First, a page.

1. Contactless, efficient, wire-free power
  2. Fast and safe charging rates
  3. Low-cost technology
  4. Low profile

Nothing new under the sun

For those who think the revelation that carcinogens are formed in the nonenzymic browning reaction known as the Maillard reaction is something new, take a look at the following item by 雷竞技官网 from a 1990 issue of New Scientist. Science: Cooking up carcinogens – The chemicals generated in our food, New Scientist vol 127 issue 1729 – 11 August 1990).

Chemical reactions that take place during cooking, baking and preserving generate products that are very important in giving different foods their distinctive aromas and colour. Recently, researchers have discovered that many of these products can reduce the food’s nutritional value, and some can actually be poisonous.

Franze Ledl of Stuttgart University and Erwin Schleicher of the academic hospital Munich-Schwabing in West Germany have studied many of the reactions involved, which are known collectively as the Maillard reaction. They believe that the reaction products could cause some diseases, including certain forms of cancer (Angewandte Chemie, International Edition in English, 1990, vol 29, p 565). If you are an NS subscriber you can read 雷竞技官网 ’s article in the archive. It seems that the potential for carcinogens, such as acrylamide.

Dead parrot sketch

woman brought a very limp parrot into a veterinary surgery. As she lay her pet on the table, the vet pulled out his stethoscope and listened to the bird’s chest. After a moment or two, the vet shook his head sadly and said, “I’m so sorry, Polly has passed away.”

The distressed owner wailed, “Are you sure? I mean, you haven’t done any testing on him or anything. He might just be in a coma or something.”

The vet rolled his eyes, shrugged, turned and left the room, returning a few moments later with a beautiful black labrador. As the bird’s owner looked on in amazement, the dog stood on his hind legs, put his front paws on the examination table and sniffed the dead parrot from top to bottom. He then looked at the vet with sad eyes and shook his head.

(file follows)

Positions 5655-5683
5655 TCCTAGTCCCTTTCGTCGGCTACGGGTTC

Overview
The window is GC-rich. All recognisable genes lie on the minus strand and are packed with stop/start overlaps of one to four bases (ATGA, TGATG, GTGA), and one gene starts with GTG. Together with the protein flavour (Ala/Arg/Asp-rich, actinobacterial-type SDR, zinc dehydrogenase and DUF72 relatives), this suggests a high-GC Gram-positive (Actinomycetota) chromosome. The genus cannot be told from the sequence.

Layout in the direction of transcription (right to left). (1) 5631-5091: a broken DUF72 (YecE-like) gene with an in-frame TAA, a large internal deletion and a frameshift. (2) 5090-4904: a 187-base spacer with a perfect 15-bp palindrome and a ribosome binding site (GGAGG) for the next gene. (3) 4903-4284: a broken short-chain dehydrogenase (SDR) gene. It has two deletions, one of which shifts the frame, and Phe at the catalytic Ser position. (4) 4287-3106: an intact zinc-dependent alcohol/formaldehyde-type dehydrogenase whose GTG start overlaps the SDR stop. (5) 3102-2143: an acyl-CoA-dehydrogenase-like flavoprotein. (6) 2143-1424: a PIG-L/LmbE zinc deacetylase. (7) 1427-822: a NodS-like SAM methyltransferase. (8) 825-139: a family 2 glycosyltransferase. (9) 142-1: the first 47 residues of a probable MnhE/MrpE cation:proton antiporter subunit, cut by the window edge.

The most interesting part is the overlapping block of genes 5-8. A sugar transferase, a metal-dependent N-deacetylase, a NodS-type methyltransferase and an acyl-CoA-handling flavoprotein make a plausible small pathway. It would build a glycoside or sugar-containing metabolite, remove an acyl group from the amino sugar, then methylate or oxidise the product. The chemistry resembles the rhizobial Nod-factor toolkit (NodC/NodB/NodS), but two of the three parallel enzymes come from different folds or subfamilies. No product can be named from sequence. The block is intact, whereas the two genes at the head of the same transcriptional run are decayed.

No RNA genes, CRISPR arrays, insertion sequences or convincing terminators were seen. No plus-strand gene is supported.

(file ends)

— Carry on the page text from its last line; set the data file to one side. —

The vet fussed the dog and took it out, but returned a few moments later with a cat. The cat jumped up and also sniffed delicately at the ex-bird. The cat sat back, shook its head, meowed and ran out of the room. The vet looked at the woman and said, “I’m sorry, but like I said, your parrot is most definitely 100% certifiably…dead.” He then turned to his computer terminal, hit a few keys and produced a bill which he handed to the woman. The parrot’s owner, still in shock, took the bill.

“£150!,” she cried, “£150 just to tell me my bird is dead!” The vet shrugged. “If you’d taken my word for it the bill would only have been £20, but what with the Lab report and the Cat scan…”

Interesting Beer Supply

A recent spam email was offering me the rather desirable possibility of “firmer, lager breasts”. Perhaps the next one will offer a “bigger beer belly” to go with them? Although too much of the old hop juice often leads to brewer’s droop, so the next spam after that will inevitably be for herbal Viagara (sic) or verbal hiagra.

UPDATE for 4th July 2008: did you take part in the Sciencebase Beer or Wine poll yet? Or, read about the beer vs wine debate (apologies for using the same picture of lager breasts on both posts, by the way).

Silly molecule of the month

As if to prove chemists have a sense of humour, Bristol University’s Paul May has added a list of unusual, but genuine, chemical names to his Molecule of the Month web site. Among the chemical delicacies are the super-tough compound ‘adamantane’ and its chemical cousin ‘bastardane’ (more formally known as ethano-bridged noradamantane.

Then there’s the soccer-ball shaped ‘buckminsterfullerene’ and the natural product ‘megaphone’ from the roots of the plant Aniba megaphylla. There is even a mineral with the enticing name of ‘cummingtonite’ while the stuttering ‘unununium’ makes an elemental appearance too. But, the choice that May puts at the top of his list is…for the sake of decency…best left to visitors to find for themselves. Suffice to say, it involves the arsenic version of the molecule pyrrole and it’s ring shaped: sillymols.htm.

Planetary poop

I just got a software planetarium to review…very nice program allows you to put in your city or coordinates and then shows you the night sky as it would appear if there were no clouds. There’s the water carrier (Aquarius), the archer, and the various planets.

All seems in order, there are a few constellations I wasn’t familiar with – the hare (turns out to be lepus), the air pump (that’s Antlia) and “poop”. Poop? Nice! I did a quick search on some French astronomy websites and came up with the answer, Poop is what the French call Puppis. This one was originally part of the larger constellation Argo Navis. Indeed, it was the stern, or poop deck of the mythological ship, the Argo.

So, not only am I ignorant of the constellations, I don’t know my classics well enough either. But, thankfully the poop isn’t the last turd in constellations.